Judge Rules for State in Lawsuit Challenging Kulani Reopening
A Circuit Court judge today ruled in favor of the Department of Public Safety in a lawsuit challenging the reopening of Kulani Correctional Facility.
Judge Glenn Hara granted the state’s request for a summary judgment in the lawsuit that sought to force the state to include a pu`uhonua, a traditional Hawaiian place of refuge and healing, at Kulani.
According to the lawsuit filed by Ohana Ho`opakele, the state failed to include any discussion of a pu`uhonua in the environmental assessment prepared for Kulani’s reopening.
It also accused the Department of Public Safety of violating Act 117 from the 2012 legislative session which directed the department to work with Ohana Ho`opakele to prepare a plan for the creation of a pu`uhonua on state lands.
According to the law, which is scheduled for repeal on June 30, 2015, Kulani was to be given preference for the location of the pu`uhonua unless a more appropriate site was found.
Hara today said his ruling was based on the same the reasons he gave on June 30 when he denied Ohana Ho`opakele’s request for an injunction stopping the official reopening of Kulani the following day.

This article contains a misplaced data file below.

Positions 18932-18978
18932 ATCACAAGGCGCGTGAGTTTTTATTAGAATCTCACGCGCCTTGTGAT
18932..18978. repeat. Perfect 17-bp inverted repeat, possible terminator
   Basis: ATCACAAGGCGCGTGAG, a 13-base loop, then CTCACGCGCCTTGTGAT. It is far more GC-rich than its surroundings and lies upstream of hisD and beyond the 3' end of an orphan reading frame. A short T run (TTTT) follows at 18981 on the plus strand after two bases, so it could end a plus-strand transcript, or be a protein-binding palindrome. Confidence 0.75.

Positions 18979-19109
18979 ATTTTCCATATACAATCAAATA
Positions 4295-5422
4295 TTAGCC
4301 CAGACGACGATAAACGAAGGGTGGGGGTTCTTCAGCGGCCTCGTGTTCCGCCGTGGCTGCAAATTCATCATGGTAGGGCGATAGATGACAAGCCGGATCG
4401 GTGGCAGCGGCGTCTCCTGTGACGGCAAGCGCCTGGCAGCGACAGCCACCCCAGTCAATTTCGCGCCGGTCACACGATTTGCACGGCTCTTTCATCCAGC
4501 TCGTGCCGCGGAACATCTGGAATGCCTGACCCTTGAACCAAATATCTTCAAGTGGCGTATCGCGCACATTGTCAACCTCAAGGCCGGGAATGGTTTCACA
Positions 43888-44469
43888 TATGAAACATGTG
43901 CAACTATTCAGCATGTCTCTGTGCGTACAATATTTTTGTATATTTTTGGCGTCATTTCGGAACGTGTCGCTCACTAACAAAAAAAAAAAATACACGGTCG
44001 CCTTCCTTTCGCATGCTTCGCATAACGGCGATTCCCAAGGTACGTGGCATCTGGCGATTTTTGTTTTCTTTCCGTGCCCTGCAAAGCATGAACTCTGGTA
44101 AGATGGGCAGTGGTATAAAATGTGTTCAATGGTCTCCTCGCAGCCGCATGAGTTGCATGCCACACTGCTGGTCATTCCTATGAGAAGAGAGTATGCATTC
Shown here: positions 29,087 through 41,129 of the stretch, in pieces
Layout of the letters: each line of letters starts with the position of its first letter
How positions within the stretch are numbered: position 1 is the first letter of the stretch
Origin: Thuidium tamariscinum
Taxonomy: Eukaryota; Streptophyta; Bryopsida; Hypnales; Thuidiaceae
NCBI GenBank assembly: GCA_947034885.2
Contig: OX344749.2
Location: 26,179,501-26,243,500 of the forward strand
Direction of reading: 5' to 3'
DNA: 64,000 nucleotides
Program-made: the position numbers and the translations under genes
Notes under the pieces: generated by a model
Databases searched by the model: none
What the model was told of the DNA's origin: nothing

The reasons included that reopening the minimum-security facility was in the public’s best interest because it would bring Hawaii inmates back to the state from private mainland prisons.
Following today’s hearing, Public Safety Director Ted Sakai said he was gratified by the ruling.
“We feel we had done everything correctly in the first place,” he said.
Prisons officials have said that Kulani’s operation will include rehabilitation programs developed with the help of kupuna, or elders, in the Native Hawaiian community.
“I do believe there’s a good reason for a program with Native Hawaiian values,” Sakai said today.
Sakai said his department is working with Hawaii Community College and the community to establish those programs. He declined to discuss specifics of the programs, saying so far only an outline has been developed.
Ohana Ho`opakele President Palikapu Dedman was critical of those efforts and accused the department of “hiding behind old Hawaiians.”
Dedman also questioned the credentials of the kupuna involved, adding that the state had rejected offers of help from those associated with Ohana Ho`okapele.
Dedman said the group planned to appeal the ruling.